This is the sound of a group pushing past expectations and delivering an album that opens up new worlds of possibility. Defying easy categorisation might be instinctive to PVA but BLUSH makes other elements of the band’s world clearer than ever before. During the past two years Ella has worked on solo material as Lime Zoda and written two collections of poetry, much of which she used as the basis for lyrics on BLUSH.
Album opener ‘Untethered’ is about “being in a straight relationship that is restrictive and closed off,” Ella explains. “It’s basically an expression of this really frustrated anger at masculinity and a resentment at being unable to free yourself from that heteronormative situation and explore the world.” ‘Untethered,’ meanwhile, is a moment of celebration born from achieving that very same kind of release. There is a frantic energy to the song that makes remaining static an impossibility while its themes of transition, joy, and reframing negative situations continue throughout BLUSH. Ella had “loads of therapy” during lockdown and came to terms with a lot of major life situations. “I just feel happier with myself and that was really important for the songs, too,” she says.
This is something Josh shares, too. “Vicariously, through Ella, I get to express my queerness, too.” He leads the vocals on both ‘Bunker’ and the saw-toothed industrial banger ‘The Individual,’ songs dealing with identity and the characters that we see within ourselves. ”This album is definitely exploring who we are as people,” Josh says. “We’ve all had this personal growth and the album is about us allowing us to be ourselves more and being comfortable with that.”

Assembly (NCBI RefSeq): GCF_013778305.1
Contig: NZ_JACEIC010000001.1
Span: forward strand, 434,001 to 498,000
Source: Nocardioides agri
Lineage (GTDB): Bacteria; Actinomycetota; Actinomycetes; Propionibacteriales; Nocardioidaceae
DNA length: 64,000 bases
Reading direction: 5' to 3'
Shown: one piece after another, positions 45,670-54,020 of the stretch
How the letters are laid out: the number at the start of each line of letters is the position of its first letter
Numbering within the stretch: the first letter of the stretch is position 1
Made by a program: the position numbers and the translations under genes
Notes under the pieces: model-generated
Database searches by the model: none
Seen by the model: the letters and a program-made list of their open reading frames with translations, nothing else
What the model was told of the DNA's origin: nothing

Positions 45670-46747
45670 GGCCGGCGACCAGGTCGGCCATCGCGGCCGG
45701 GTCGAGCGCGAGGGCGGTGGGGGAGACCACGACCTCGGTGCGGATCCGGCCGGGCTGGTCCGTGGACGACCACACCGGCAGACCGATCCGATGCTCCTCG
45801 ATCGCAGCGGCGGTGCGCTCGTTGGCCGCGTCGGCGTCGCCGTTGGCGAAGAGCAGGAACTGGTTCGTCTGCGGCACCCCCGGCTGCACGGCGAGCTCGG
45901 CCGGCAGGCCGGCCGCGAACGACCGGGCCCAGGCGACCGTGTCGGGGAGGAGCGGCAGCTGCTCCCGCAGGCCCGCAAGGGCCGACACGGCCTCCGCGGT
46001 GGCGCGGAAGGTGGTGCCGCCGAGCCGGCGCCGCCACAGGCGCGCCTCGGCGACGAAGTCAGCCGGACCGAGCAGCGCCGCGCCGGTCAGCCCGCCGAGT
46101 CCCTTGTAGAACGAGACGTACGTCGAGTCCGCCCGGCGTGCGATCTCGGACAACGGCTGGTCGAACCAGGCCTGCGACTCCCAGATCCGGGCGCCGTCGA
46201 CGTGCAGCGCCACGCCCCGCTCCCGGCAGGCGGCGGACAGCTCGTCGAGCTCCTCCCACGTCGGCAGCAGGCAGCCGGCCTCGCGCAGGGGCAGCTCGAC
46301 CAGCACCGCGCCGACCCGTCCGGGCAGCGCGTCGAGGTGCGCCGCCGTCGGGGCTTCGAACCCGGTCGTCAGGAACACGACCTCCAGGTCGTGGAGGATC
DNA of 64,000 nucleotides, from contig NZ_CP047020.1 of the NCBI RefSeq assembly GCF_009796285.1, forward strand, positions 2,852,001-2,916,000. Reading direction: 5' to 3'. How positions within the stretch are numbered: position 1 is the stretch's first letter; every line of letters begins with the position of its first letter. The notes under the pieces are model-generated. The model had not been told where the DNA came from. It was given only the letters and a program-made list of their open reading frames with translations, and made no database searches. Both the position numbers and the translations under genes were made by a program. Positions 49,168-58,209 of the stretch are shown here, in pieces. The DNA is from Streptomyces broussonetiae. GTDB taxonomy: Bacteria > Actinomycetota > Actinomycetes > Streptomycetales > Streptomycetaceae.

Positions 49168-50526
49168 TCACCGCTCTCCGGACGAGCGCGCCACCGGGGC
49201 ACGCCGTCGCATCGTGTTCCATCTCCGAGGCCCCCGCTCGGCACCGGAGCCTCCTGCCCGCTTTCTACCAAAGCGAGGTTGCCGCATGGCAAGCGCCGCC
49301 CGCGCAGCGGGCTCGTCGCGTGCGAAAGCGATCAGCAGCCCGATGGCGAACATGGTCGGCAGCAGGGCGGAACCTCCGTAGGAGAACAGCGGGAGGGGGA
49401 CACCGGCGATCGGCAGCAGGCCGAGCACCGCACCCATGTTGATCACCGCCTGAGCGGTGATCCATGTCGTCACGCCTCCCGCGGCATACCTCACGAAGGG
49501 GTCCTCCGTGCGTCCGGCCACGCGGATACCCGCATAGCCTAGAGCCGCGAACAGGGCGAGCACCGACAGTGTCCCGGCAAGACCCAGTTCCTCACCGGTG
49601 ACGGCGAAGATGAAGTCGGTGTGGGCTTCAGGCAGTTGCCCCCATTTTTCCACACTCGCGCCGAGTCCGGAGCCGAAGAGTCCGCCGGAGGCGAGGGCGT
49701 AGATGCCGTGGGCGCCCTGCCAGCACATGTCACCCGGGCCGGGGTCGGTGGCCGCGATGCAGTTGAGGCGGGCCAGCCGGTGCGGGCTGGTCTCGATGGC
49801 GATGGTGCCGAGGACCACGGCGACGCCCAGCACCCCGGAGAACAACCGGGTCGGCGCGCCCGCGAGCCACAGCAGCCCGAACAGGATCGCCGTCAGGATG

BLUSH was written during various lockdowns, a testing time for a band used to finding the limits of their sound live on stage. Adversity, clearly, doesn’t get the better of PVA, though. If anything, they feel some enforced distance strengthened their songwriting. Ella wrote poems and learned to produce music, Josh worked with other artists as a producer, and Louis continued his music course at City University, studying ancient African polyrhythms among other techniques. “We’d got apart from one another with what we were making and had to come back together,” Ella explains. “We could have just bashed the album out but I’m really happy we took our time with it. It feels a lot more us.”
The album was produced by the band alongside friends Ben Romans-Hopcraft and Jamie Neville over a two week period at Neville’s home studio in south London. They then mixed the record at FOLD, the club hidden away on a trading estate in Canning Town. One place intimate, another industrial; this is PVA’s world.
Creating a world in which these songs could exist, not as disparate entities but cohesively and connected, was key to PVA. Over time the songs have changed and grown, resulting in a record that is at once gargantuan and yet deeply personal; purpose built to ricochet off the walls of any major venue yet stitched with enough personality and individuality to make the epic feel easily grasped. “The album has taken on a life of its own,” Ella states. “It’s really become something we didn’t expect.” Having set out to surprise people they ended up shocking themselves. The result, however unpredicted, is nothing short of revelatory.